For afterwards: Sprite is evil, but also wary of how many Good, powerful ponies live in Equestria. She knows she is not really BBEG material, but was born/made evil, and feels the need to enforce this (while not drawing in attention). Thus, she is both a Card Carrying Villain, and a Poke the Poodle Villain. A high level evil PC who would never try to fight the heroes, and barely hurts anyone.
Disloyal Subject 1st Jan 2016, 2:07 PM edit delete reply
Disloyal Subject
Wow. That's a much more impressive story than it seemed before all that detail.
Akouma 1st Jan 2016, 5:33 PM edit delete reply
My Iron Kingdoms GM LOVES chase sequences. Basically if enemies rout or otherwise leave the combat area, anyone electing to chase rolls opposed Speed checks (speed is a stat which can have checks associated with it in IKRPG) against the guys being chased. First party to win 3 checks against the other escapes/catches them. Which can sometimes lead to hilarious blowouts where the guy with SPD eighty-billion rolls poorly and gets caught by a dude in power armor.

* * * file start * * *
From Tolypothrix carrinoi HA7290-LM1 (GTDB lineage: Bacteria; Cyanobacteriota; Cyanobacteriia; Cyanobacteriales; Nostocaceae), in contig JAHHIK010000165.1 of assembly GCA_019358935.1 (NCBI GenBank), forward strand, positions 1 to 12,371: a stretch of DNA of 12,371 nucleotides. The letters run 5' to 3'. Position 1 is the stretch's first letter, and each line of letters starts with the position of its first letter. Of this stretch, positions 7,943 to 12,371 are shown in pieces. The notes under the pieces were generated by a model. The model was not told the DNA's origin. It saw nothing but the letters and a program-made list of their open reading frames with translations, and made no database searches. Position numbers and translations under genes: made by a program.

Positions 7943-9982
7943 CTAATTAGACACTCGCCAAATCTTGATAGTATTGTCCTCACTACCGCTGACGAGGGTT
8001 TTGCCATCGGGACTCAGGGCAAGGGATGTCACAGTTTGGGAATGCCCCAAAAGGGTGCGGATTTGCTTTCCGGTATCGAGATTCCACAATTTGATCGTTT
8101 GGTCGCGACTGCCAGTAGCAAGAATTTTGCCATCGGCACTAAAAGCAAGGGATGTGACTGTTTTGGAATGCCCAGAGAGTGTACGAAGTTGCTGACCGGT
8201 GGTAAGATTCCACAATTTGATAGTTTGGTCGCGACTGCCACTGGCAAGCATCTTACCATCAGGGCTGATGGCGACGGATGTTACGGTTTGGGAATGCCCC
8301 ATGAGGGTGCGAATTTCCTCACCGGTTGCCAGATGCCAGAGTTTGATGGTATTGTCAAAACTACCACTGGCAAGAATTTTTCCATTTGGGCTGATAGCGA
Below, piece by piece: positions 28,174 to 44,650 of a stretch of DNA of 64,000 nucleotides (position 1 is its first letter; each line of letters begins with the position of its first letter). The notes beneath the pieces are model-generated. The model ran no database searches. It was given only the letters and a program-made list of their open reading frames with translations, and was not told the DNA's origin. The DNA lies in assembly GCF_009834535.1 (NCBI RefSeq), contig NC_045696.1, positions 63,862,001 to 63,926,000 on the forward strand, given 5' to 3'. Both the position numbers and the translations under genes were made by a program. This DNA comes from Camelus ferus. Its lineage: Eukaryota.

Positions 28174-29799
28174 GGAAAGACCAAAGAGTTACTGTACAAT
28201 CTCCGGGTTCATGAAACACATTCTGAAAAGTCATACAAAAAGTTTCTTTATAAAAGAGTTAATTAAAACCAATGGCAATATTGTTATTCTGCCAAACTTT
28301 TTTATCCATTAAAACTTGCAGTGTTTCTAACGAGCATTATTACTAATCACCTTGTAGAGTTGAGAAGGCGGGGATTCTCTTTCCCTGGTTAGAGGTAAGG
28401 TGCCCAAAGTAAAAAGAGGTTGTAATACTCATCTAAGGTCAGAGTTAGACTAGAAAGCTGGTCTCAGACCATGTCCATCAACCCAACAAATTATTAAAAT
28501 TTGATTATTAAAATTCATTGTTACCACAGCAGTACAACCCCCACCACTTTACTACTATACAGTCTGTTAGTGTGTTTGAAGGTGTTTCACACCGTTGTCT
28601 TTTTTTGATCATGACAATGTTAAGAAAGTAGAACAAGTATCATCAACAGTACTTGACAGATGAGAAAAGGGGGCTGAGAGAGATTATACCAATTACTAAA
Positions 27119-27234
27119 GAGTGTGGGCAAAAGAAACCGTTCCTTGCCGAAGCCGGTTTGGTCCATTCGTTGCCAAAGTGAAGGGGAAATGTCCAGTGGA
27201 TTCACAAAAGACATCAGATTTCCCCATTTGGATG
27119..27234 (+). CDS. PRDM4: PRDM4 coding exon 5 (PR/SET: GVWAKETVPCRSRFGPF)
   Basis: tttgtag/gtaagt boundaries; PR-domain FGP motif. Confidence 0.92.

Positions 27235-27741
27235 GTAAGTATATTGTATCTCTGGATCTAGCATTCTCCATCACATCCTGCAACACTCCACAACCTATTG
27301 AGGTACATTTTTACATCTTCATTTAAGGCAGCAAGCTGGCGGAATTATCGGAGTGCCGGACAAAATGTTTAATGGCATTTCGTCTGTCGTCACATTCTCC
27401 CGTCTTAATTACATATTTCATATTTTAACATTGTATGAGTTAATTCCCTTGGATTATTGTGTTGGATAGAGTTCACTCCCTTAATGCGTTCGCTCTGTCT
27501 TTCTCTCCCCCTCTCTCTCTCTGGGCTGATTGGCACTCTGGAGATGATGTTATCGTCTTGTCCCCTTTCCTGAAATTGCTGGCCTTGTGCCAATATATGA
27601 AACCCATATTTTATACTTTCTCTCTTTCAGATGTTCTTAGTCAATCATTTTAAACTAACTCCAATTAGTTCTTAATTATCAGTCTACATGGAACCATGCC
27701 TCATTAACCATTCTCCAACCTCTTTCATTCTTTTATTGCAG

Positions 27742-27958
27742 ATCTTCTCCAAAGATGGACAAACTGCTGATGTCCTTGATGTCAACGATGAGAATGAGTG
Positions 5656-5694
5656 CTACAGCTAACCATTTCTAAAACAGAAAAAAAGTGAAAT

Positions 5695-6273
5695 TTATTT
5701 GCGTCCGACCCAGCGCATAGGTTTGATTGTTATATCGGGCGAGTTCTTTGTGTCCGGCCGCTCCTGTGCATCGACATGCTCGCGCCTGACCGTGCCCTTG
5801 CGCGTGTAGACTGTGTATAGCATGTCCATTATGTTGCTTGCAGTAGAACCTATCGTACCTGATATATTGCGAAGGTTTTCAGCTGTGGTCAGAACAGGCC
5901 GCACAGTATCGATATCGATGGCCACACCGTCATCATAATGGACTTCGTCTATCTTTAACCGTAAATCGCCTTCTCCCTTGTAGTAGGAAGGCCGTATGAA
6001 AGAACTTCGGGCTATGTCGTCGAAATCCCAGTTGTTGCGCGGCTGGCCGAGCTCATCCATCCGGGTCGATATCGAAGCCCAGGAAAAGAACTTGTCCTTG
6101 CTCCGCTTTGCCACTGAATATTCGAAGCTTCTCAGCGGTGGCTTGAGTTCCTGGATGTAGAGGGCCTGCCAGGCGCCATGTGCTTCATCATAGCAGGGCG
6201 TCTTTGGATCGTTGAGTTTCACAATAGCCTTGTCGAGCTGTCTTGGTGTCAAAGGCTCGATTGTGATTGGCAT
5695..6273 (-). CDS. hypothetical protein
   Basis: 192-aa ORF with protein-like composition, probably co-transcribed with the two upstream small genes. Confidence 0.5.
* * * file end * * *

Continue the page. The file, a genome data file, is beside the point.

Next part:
Phoenix926 2nd Jan 2016, 7:26 AM edit delete reply
There was one time our DM tried to capture the party so that we had to break out of a dungeon and retrieve our equipment.

Only problem was we kept killing the ambushed. After the third failed ambush he just sent about 40 skeletons and a couple corpse worms our way. The party, of course, ran.

We managed to kill them all, although the druid looked like a pin cushion.
Silver Guardian 14th Jan 2016, 7:52 PM edit delete reply
My last chase sequence... I think was the time our party was chasing a goblin.

This particular goblin was a (very unskilled and unsubtle) hired assassin, and after he fired a crossbow at the barbarian's head from the edge of a nearby, we decided to find out who had done the hiring.